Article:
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Name scope

Names of elements, constants and variables can be used only in certain sections of a program. This is called the "scope" of the name. The scope of a variable also determines its lifetime.

The name of a variable declared in the Region expression, Advanced pre-search relations or Advanced post-search relations section is accessible within that section, and only after the point of declaration.

A name declared within a block is accessible only within that block and the blocks enclosed by it, and only after the point of declaration:

Int a; a = 5;

Element hypotheses can be accessed through the names of the elements. In the Advanced pre-search relations and Advanced post-search relations sections, you can access the hypotheses for all the elements which are located above the current element in the FlexiLayout tree. In the Advanced post-search relations section, you can also access the hypothesis formulated for the current element itself. In the Region expression section of a block description, you can access the hypotheses for all the elements located on the "best branch" of the tree of hypotheses.

The code in the Advanced pre-search relations section is executed separately for each hypothesis independently of the hypotheses which are located on other branches of the tree of hypotheses. This means that when the program executes the code of a particular section of an element description, it can access only one hypothesis for each superordinate element, namely the hypothesis which is located on the same branch.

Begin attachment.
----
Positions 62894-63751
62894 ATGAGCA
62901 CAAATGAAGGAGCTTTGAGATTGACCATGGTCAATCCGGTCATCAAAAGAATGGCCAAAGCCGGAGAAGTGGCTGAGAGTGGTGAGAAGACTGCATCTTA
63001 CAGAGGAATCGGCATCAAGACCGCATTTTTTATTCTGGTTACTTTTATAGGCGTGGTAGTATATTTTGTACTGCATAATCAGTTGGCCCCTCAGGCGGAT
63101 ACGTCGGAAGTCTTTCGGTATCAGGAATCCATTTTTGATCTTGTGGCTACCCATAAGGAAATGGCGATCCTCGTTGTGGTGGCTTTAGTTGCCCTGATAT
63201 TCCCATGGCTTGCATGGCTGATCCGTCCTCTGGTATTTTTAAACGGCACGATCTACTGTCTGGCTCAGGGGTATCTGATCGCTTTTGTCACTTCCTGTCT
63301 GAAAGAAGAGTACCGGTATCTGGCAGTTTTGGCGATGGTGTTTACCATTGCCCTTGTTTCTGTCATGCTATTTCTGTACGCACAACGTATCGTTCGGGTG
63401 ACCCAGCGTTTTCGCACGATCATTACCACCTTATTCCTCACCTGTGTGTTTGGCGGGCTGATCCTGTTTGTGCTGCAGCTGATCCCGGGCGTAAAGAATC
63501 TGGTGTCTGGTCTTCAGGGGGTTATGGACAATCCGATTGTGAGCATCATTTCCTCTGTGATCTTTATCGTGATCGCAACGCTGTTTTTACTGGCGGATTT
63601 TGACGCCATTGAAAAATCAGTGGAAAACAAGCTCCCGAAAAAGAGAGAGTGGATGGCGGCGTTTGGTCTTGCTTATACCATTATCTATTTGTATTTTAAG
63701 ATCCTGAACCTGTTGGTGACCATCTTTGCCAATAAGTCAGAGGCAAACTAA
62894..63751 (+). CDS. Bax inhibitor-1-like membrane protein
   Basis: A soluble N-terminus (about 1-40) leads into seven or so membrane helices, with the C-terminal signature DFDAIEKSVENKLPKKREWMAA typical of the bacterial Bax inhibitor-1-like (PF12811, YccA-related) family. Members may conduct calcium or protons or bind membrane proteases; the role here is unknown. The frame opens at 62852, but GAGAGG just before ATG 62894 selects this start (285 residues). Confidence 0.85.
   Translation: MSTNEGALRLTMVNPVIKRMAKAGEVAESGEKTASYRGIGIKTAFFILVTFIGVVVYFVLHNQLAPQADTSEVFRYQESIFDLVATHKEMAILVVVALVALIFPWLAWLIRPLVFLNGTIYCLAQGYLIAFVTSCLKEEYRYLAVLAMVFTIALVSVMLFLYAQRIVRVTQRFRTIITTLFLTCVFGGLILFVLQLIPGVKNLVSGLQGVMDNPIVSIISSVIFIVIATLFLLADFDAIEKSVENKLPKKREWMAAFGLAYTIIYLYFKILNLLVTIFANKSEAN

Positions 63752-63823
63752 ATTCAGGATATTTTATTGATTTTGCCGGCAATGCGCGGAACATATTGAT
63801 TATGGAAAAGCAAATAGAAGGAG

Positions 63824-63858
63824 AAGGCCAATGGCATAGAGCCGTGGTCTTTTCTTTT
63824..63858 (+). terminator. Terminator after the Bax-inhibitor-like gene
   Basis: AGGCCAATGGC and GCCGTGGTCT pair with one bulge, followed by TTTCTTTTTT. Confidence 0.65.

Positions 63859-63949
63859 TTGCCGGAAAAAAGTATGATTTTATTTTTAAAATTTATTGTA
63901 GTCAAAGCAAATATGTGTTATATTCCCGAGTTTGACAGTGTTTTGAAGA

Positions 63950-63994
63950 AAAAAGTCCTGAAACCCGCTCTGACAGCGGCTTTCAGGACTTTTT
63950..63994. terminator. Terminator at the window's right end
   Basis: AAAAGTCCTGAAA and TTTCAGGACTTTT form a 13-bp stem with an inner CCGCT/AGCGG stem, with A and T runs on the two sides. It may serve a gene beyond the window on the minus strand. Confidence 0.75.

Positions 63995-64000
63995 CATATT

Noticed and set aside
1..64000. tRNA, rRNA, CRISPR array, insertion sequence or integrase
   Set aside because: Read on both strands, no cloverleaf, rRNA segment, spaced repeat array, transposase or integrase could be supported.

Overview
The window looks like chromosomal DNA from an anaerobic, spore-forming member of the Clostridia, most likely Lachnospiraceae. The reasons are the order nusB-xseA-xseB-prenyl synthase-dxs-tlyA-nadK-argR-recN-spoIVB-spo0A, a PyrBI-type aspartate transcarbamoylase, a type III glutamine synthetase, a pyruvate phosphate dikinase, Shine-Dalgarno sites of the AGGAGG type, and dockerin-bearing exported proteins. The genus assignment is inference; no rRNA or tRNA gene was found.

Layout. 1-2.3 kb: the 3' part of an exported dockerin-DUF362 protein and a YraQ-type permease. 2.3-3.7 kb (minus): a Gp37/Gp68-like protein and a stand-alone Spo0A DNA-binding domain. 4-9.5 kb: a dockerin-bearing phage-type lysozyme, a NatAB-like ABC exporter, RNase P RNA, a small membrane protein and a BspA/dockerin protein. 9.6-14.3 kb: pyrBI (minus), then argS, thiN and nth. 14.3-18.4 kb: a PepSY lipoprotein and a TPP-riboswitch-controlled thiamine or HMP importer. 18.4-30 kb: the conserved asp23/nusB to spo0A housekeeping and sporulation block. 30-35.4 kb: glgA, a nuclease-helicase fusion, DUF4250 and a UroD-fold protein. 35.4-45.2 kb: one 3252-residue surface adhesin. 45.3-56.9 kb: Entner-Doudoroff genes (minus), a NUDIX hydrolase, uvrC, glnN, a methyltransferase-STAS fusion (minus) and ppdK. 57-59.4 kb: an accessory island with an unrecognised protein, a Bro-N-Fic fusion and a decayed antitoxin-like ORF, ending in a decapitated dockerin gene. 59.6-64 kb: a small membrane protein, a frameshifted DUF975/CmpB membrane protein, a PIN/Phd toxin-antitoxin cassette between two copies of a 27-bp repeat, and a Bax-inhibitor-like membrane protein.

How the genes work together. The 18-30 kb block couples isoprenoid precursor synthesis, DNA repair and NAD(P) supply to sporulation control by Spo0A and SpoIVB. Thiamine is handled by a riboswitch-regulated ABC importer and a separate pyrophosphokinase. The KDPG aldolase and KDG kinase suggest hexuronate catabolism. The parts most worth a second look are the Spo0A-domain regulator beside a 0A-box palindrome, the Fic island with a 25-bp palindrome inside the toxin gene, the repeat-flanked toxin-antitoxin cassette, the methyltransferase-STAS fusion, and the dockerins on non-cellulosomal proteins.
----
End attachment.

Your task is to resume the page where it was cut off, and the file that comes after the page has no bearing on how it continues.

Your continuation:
Element hypotheses and their properties are accessed in read-only mode.

Hypotheses for a superordinate element are called by the full name of the element, for example: SearchObjects.Group1.Group2.FirstItem. When accessing one subelement of a group from another subelement, you need not specify the name of the group. For example, in the Advanced… sections of the element SearchObjects.Group1.Group2.SecondItem, you can call the element SearchObjects.Group1.Group2.FirstItem in one of the following ways: SearchObjects.Group1.Group2.FirstItem, Group1.Group2.FirstItem, Group2.FirstItem, FirstItem.

The shortcut name will always refer to the most nested element.

Suppose we have the following tree of elements:


If you are in SearchElements.Group1.SecondItem and use the name FirstItem, you will call the SearchElements.Group1.FirstItem element, and not the SearchElements.FirstItem element.

4/13/2021 11:12:27 AM

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